I was born in east San Jose, California, the daughter of a
one older and one younger. As a youngster I did well in
but probably not as well as I could have. I
got my first paying job at age ten, which was summertime work
picking prunes and cutting apricots with my older brother in the
orchards not far from our home. We were fortunate, however, because
we were allowed to keep the money we earned, while some of the other
children were obliged to give it to their parents to help support
their families. Later, as a teenager and young adult, I held several
different jobs, including
answering phones in the circulation department of the San Jose
Evening News, giving
to irate customers for missing, late, or rain-soaked papers.
As for my soda-jerking days, well, my extra-thick chocolate
milkshakes are legendary.
One guy who really liked thick chocolate shakes was high school classmate Bob Howe. We were married while attending San Jose State University, where I earned a BA degree in English. After Bob received his teaching credential, we moved to San Bernardino, California, where he began teaching at San Bernardino High School while I stayed home with the children, as our family had begun to grow. I began writing and selling confession stories on a somewhat sparse but regular basis to magazines such as True Story and Modern Romances, promising myself I would try something more serious as soon as the children were older and the house became less chaotic. But for the time being, a part-time evening job at a telephone answering service was a welcome respite. We moved from San Bernardino to Sacramento when Bob took a position with the California State Department of Education. His book, Data Processing For Educators (with Alvin Grossman), was published soon after that.
My husband and I made our first trip to Europe in the fall of 1981. We had such a great time roaming around Europe with our backpacks and Eurail Pass, we try to go back whenever we can.My novels are:
For most of my life I've been interested in two philosophical questions: the conflict between faith and reason, and free will versus determinism. I tackled the faith versus reason problem in my first novel-- God, the Universe, and Hot Fudge Sundaes --, but I just couldn't figure out how to handle the topic of free will in a young-adult novel in a non-boring way. So I wrote about peer pressure (In With the Out Crowd), the foolishness of astrology and the randomness of life (The Game of Life), and the awakening of a young girl to the wonders of the world outside of her little sphere of existence (Shoot for the Moon).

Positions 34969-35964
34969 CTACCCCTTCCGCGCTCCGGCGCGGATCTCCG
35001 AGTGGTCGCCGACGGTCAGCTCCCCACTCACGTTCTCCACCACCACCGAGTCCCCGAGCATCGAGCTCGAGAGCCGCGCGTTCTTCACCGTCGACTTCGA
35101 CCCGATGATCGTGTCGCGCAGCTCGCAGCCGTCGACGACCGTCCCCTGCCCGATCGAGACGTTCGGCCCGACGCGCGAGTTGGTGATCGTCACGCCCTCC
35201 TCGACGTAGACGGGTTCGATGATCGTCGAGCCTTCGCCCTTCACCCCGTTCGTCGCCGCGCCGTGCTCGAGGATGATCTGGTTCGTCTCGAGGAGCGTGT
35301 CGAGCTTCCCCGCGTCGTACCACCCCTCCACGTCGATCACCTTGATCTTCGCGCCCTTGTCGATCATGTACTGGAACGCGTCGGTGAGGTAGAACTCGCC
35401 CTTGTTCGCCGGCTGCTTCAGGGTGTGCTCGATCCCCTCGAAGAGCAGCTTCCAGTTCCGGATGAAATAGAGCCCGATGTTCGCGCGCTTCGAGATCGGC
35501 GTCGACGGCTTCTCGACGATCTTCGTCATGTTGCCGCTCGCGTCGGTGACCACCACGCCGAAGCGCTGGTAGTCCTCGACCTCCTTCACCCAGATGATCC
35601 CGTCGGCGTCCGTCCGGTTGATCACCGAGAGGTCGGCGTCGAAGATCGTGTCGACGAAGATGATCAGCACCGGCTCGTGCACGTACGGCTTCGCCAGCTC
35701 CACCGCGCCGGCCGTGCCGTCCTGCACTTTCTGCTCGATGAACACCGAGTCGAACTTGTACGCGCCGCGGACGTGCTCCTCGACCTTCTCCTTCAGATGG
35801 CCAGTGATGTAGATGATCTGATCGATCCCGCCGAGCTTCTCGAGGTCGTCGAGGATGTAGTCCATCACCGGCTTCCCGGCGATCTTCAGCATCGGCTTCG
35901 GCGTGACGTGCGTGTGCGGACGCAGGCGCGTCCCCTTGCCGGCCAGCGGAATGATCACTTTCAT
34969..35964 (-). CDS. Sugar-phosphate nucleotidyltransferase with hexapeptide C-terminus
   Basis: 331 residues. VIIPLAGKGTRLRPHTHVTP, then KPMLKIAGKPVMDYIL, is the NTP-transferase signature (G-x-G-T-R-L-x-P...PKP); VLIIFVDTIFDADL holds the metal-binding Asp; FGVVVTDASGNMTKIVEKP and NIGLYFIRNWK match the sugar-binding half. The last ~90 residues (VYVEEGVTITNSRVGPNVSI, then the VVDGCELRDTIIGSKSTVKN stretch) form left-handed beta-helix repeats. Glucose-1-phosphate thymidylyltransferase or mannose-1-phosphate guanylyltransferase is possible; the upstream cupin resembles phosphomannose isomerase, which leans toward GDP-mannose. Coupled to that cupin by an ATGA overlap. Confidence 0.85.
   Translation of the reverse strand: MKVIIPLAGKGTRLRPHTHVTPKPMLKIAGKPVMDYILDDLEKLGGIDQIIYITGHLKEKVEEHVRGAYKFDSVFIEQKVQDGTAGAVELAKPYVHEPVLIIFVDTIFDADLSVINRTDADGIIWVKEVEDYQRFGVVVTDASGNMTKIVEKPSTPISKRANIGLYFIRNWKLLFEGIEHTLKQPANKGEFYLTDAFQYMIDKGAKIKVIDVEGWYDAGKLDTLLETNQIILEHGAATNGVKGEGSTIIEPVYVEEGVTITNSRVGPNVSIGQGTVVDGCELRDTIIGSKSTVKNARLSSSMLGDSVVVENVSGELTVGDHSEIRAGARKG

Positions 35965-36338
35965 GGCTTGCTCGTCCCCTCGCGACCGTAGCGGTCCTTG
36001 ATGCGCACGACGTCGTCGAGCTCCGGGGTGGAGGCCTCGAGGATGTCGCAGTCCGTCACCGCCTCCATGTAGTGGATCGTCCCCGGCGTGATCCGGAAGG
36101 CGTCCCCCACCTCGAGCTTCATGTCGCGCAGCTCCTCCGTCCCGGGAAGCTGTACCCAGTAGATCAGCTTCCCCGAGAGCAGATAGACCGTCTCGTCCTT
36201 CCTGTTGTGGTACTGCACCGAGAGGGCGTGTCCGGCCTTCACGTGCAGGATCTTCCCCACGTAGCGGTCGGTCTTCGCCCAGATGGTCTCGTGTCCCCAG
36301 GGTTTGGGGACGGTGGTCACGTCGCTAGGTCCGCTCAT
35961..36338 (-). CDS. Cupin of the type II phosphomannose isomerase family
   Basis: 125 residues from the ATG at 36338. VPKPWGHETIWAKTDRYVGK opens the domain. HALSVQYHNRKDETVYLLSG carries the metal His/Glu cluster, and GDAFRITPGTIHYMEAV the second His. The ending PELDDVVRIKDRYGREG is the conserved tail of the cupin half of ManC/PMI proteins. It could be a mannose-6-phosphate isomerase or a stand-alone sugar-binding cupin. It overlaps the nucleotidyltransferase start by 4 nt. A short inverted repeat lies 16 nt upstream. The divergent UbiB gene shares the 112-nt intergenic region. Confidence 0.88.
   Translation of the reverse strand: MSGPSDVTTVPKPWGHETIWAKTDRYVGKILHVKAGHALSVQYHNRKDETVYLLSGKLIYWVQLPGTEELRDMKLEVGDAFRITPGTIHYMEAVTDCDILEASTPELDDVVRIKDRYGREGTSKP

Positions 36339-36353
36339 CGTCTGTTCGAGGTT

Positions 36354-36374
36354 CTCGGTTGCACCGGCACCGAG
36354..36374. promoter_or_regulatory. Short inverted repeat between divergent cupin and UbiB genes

Finally it was time to direct my thoughts to the question of free will. After many false starts, it occurred to me that I needed humor to hold the reader's interest and a viewpoint that would allow me to assimilate it. Writing the book from the omniscient point of view seemed to be the answer. I could know and comment on all things, past, present, and future. I would start with my hero's conception and proceed from there. The idea of having my hero change his name to that of his cartoon creation came from real life. One of my sons met a friend at college who had done just that. (You'll find his assumed name--Pureheart--in the dedication of my book.) But I chose the name Blue Avenger, and this book, unlike my others, had a title before it was written: The Adventures of Blue Avenger. I revised as I wrote, and the final draft was written in about 30 sittings spread over three or four months. It was so much fun to write I almost regretted getting to the final chapter.
Because The Adventures of Blue Avenger was so well-received, I was encouraged by my editor, Marc Aronson, to write a sequel. I was delighted to oblidge, and I knew exactly what one of my main themes would be: the much-maligned but extremely fascinating topic called The Shakespeare Authorship Controversy.
Shortly after the publication of Blue Avenger Cracks the Code, my editor at Henry Holt left his position there to become the editorial director of Cricket Books, a division of Carus Publishing Company. In 2002, Blue Avenger and the Theory of Everything, the third book in my Blue Avenger Trilogy, became one of the first books published there under the new Marcato Books imprint.
I first got the idea for Angel in Vegas shortly after the tragic death of Princess Diana in a Paris underpass in August 1997, when an overwrought woman in the grocery store cried out to those of us in line, "Where, oh, where was her guardian angel?" Where, indeed! I thought. And I thought and I thought, and after almost ten years of thought, the story finally surfaced.
I enjoy writing for young adults because I can so readily identify with people in that age group. Perhaps it's because I am short and have always been what used to be called a tomboy that I have the feeling I have never really grown up. Somehow, I got stuck at about age thirteen. Maybe some day I'll get over that, but I doubt it. In the meantime, I'll see just how long I can get away with wearing my jeans and sweat shirt everywhere I go.
If you'd like to learn more about my writing life and my suggestions for aspiring writers, check out my TeenReads interview.